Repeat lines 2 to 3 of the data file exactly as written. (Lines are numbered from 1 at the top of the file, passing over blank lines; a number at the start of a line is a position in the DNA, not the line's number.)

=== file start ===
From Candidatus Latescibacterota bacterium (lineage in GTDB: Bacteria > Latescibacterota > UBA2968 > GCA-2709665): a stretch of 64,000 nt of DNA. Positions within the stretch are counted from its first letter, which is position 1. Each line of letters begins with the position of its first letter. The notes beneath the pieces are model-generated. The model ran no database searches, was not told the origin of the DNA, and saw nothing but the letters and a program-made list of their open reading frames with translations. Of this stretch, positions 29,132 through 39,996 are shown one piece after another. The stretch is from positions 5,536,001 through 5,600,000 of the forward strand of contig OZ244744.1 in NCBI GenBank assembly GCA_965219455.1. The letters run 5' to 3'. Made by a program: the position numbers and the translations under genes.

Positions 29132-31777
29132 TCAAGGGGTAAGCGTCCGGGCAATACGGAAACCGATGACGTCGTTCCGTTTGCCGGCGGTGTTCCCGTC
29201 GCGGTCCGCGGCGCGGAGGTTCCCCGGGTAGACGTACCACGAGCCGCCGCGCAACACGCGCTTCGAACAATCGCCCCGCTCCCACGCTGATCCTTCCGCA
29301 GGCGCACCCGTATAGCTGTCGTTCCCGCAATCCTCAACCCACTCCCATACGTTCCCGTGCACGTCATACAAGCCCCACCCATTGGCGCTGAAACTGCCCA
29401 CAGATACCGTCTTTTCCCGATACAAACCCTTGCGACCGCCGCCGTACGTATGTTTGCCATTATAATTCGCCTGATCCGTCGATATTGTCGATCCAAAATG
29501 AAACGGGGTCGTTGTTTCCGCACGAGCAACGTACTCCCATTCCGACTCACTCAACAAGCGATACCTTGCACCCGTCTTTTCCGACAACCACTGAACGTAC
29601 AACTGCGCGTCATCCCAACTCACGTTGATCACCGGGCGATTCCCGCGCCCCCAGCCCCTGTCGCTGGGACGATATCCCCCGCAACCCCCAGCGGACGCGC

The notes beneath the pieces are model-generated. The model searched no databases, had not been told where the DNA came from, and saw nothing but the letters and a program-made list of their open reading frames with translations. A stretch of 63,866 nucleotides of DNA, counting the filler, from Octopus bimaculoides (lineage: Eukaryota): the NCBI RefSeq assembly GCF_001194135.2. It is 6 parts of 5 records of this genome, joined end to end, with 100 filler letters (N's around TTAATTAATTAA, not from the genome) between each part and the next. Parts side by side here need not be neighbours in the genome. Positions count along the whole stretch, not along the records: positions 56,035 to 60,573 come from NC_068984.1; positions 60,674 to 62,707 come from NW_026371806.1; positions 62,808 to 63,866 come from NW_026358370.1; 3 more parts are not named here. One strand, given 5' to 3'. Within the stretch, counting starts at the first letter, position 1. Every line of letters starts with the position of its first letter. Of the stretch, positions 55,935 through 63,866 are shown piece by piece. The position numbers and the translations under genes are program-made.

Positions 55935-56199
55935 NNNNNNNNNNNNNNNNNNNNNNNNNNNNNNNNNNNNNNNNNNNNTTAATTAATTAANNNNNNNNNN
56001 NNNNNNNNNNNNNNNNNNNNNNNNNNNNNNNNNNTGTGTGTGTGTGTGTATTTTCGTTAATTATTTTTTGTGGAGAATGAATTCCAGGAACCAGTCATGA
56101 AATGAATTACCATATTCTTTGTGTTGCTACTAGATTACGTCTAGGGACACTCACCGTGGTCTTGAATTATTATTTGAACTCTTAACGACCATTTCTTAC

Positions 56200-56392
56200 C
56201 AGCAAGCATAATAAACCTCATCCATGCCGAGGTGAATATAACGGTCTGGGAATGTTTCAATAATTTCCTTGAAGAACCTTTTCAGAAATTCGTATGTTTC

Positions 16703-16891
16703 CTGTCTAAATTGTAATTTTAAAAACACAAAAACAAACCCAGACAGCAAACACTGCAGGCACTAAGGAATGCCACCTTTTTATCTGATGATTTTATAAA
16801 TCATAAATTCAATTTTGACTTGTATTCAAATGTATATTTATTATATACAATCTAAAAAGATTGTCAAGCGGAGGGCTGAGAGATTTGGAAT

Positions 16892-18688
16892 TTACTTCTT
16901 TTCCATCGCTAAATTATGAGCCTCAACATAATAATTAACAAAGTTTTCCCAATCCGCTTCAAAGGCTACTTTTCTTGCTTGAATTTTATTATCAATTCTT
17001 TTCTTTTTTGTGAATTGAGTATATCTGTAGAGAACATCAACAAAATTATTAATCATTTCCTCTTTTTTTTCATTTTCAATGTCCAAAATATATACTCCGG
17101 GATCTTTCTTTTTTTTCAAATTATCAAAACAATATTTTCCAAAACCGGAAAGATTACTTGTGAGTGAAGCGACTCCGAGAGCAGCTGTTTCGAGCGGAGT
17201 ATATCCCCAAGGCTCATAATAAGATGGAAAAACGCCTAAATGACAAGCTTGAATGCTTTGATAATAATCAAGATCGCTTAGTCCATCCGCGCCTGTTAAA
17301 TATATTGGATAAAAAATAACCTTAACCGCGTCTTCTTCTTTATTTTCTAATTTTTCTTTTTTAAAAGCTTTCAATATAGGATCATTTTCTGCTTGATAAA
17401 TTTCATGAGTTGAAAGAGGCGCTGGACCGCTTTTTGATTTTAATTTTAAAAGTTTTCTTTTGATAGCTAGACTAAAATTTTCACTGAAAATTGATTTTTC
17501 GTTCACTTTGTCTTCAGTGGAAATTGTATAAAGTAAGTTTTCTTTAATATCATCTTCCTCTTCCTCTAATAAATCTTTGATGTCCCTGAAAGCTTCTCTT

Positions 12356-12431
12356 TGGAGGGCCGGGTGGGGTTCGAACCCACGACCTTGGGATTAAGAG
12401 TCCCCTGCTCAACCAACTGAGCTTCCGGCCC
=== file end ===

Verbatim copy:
Positions 29132-31777
29132 TCAAGGGGTAAGCGTCCGGGCAATACGGAAACCGATGACGTCGTTCCGTTTGCCGGCGGTGTTCCCGTC